Auschwitz: Creating Hope From Disaster


 

Some of our College students recently participated in a course called ‘Lessons from Auschwitz’ run by the Holocaust Educational Trust, here is their report:

We wanted to share with you both our experience of the event, and how our attitudes to such atrocities can help to prevent their re-occurence.

The Course Itself

The course comprised of three separate days on which the students participating met, with the key part of the course being a visit to some of the camps and sites of the holocaust in Poland, including Auschwitz. As the visit only took up one day it was as fast paced as you would expect in order to fit in such a large amount of content and places into such a short amount of time. However, there was still plenty of time for reflection on what we had witnessed, which was vital for us to gather our thoughts and establish an emotional connection with what we were seeing, especially when we were experiencing such poignant and moving things.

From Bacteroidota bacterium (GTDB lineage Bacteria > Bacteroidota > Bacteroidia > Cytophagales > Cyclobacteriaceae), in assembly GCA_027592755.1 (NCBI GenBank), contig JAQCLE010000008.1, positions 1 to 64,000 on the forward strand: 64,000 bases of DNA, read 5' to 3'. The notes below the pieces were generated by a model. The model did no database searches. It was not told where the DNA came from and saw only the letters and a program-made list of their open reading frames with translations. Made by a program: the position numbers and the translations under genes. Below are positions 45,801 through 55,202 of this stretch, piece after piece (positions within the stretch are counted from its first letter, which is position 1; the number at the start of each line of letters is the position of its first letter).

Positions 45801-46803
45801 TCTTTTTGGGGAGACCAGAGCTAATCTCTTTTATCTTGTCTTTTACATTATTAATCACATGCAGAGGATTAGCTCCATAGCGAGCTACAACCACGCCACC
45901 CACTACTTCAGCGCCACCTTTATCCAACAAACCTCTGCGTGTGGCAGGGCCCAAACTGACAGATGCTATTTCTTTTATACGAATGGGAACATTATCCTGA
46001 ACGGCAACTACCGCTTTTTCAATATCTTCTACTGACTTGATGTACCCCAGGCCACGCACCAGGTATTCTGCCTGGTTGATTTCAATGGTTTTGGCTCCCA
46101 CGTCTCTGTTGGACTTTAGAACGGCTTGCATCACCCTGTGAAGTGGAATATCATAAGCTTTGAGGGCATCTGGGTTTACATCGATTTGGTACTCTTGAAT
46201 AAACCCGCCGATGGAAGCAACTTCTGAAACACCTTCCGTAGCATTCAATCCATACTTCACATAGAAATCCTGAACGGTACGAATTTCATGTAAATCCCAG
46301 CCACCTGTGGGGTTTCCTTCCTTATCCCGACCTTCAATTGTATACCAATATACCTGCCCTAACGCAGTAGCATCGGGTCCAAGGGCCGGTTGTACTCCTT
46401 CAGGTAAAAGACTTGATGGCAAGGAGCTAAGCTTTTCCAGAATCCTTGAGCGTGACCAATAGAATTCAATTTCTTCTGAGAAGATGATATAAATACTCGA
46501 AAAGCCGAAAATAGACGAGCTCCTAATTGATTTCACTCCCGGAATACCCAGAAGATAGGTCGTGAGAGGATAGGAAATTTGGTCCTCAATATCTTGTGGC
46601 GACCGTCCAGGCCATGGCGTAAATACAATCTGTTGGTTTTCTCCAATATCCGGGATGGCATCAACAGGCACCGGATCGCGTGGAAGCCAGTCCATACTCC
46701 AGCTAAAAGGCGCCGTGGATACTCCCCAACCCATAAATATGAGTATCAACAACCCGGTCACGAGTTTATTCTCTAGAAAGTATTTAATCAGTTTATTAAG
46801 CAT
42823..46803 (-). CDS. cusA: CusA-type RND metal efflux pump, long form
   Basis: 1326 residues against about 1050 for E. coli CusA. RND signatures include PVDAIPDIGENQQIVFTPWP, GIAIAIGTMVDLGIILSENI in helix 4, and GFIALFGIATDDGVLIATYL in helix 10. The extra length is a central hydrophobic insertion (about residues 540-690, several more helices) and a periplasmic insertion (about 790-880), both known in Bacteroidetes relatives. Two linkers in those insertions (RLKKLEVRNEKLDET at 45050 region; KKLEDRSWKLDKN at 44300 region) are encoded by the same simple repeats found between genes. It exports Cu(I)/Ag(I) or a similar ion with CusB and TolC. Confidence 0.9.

Reflections

Primarily, the course encouraged us to humanise those involved in the holocaust, including, challengingly, the perpetrators as well as the victims. Although this seems perhaps the opposite of what you would expect, the idea behind it is to encourage thinking about the event as a human catastrophe rather than an emotionless event detailed in history books. In this way, ‘Lessons from Auschwitz’, aptly named, encouraged us to apply this thinking in the¬†current day to prevent the re-occurrence of similar atrocities. The focus of this year – ‘Don’t stand by’ – is what we would like to emphasise to you. In all conflicts we see today, by humanising all of those involved and by actively participating in issues that resonate with you personally, it becomes easier to work towards and foster peace and development.